International Women’s Day 2016 – #PledgeForParity

Why we support International Women’s Day

End violence against womenEach year on 8 March the APA proudly supports International Women’s Day. Championed by the Australian National Committee for UN Women, the day celebrates the health, economic, political and social achievements of women. With more than 70 per cent of APA members being female, in 2016 the initiative’s calls to achieve:

  • Greater equality in remuneration, education and the workplace
  • Better access to suitable women’s health services
  • Communities and homes free of violence, enabling women to participate in social, economic and cultural life fully and equally.

In response to the tragic death of Indian physiotherapy student, Jyothi Singh in late 2012, the APA membership has supported International Women's Day through fundraising for The Australian National Committee for UN Women. In the lead up to IWD in 2013 the APA's members raised $10,000 to end violence against women. The donation from the APA in 2013 was used to create safer marketplaces in Papua New Guinea, where a high proportion of vendors are women.


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Show your support in 2016

Violence against women is a serious problem in Australia, with one in three women (1) having experienced physical and/or sexual violence perpetrated by someone known to them. On average, one woman is killed every week as a result of intimate partner violence and the cost of violence against women to the Australian economy is estimated to rise to $15.6 billion per annum (1).


This year, the theme for IWD is ‘Pledge for Parity'. Everyone - men and women - can pledge to take a concrete step to help achieve gender parity more quickly - whether to help women and girls achieve their ambitions, call for gender-balanced leadership, respect and value difference, develop more inclusive and flexible cultures or root out workplace bias. Take part in the International Women's Day events and be a leader within physiotherapy. Commit to taking action to accelerate gender parity. Are you ready to accelerate gender parity? Make the pledge now.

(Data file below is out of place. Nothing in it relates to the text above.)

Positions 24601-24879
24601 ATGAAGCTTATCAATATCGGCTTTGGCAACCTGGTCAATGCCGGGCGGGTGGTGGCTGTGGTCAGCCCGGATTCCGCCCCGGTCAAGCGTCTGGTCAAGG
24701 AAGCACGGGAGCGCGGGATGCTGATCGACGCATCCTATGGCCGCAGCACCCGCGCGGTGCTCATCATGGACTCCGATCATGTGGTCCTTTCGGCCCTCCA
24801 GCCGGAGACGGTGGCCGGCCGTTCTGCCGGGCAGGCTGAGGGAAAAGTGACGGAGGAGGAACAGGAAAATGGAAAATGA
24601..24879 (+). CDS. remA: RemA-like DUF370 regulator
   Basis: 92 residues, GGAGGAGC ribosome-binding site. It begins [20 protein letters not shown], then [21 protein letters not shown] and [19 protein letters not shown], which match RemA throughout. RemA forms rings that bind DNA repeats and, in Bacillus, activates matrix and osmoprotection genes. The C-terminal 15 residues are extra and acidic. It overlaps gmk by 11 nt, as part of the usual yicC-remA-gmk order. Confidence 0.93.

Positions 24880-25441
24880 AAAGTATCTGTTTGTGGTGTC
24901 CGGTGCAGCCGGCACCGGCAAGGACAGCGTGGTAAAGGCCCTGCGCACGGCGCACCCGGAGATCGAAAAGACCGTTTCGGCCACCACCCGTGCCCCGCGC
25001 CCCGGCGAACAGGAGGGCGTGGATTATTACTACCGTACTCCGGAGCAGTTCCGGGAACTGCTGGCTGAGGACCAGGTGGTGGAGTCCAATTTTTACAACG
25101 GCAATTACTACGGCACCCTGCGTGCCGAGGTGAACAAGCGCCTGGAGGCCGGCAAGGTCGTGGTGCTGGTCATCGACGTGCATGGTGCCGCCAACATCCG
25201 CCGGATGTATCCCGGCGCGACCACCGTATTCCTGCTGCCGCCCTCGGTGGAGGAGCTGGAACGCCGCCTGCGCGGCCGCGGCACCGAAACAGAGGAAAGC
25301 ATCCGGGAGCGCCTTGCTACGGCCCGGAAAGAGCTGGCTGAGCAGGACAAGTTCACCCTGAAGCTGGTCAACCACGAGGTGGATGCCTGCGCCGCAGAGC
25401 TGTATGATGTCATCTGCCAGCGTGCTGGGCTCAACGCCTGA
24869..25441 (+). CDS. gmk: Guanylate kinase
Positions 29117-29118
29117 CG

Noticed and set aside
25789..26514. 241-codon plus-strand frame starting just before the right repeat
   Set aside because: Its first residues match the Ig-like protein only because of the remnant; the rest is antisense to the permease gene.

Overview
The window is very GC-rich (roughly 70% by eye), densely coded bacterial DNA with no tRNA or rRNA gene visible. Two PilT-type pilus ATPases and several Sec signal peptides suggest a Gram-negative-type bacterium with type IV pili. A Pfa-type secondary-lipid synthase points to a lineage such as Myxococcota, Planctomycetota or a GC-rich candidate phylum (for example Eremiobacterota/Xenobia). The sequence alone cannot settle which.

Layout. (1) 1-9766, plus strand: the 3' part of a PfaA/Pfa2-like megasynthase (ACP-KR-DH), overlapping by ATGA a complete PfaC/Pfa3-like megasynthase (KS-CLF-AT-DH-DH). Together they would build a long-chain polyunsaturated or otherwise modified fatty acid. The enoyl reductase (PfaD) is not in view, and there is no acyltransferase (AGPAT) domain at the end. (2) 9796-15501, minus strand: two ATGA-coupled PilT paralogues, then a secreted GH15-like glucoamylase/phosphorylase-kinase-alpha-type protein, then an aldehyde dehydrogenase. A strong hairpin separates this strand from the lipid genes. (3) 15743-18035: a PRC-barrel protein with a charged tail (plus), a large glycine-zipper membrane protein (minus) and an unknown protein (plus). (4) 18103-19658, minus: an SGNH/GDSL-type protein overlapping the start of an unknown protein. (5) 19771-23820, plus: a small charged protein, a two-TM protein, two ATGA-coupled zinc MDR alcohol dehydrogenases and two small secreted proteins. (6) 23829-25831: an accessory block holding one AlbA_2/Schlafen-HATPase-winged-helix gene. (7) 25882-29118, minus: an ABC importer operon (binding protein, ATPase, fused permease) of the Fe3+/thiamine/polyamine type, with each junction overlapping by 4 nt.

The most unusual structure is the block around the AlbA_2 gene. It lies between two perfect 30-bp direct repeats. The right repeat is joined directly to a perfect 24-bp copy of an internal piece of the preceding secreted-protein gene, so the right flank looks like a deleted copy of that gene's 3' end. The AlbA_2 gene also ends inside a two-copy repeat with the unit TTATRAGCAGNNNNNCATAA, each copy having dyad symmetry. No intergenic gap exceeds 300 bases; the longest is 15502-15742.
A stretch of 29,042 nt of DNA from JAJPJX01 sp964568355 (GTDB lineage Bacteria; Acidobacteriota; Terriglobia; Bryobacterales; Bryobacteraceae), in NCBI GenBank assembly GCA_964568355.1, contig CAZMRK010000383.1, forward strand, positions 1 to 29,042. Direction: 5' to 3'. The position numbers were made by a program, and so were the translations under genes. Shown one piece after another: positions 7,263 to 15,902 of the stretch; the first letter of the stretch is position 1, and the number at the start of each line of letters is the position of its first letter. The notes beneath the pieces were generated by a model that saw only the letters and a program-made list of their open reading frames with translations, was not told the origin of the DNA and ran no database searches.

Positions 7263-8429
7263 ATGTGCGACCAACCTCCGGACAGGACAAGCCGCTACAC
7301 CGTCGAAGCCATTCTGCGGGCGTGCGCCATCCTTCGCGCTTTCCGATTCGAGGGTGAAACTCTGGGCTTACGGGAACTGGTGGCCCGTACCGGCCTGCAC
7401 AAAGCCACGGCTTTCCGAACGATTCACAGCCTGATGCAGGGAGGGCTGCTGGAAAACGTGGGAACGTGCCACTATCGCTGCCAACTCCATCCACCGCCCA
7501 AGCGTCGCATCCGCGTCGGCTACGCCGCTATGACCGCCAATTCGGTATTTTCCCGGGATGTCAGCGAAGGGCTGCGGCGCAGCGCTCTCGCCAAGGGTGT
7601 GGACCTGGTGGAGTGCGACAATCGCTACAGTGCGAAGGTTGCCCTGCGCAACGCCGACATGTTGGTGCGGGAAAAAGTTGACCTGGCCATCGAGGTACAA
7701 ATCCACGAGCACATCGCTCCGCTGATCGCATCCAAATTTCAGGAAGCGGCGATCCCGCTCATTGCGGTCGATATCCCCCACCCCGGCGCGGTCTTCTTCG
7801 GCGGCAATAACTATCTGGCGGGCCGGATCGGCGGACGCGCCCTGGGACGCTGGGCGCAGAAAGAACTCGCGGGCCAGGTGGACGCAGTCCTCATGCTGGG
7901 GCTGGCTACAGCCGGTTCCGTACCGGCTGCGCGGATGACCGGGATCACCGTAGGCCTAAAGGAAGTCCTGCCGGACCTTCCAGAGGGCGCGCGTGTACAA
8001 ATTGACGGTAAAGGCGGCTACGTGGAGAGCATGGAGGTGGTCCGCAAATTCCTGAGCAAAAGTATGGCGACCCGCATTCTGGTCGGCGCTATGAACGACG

Together with the APA you can donate to show your support.


Physiotherapists to help break the cycle of violence

It’s important to remember physiotherapists can play a vital role in identifying signs of family abuse and assault in their patients, and to intervene to break the cycle of violence. Victims of abuse are often hesitant to contact police, women’s shelters or their local advocacy organisations. 

Physiotherapists and other healthcare workers are well positioned to identify signs of family abuse and assault and to intervene to break the cycle of violence. If they have developed a good relationship with their patients, they can break the social isolation that so many victims of abuse experience and help these families find a way out of the cycle of violence.

The APA is urging Australia’s healthcare industry to begin a coordinated, community-wide effort to stop family violence through:

  • becoming a trusted confidant to lessen the social isolation and helplessness that victims may feel
  • being aware of and watching for signs of abuse in individual patients
  • talking to all patients about violence, and opening the door to allowing patients to tell you about violence in their lives
  • documenting injuries and details of the abuse
  • referring patients to resources in the community.

Resources for healthcare professionals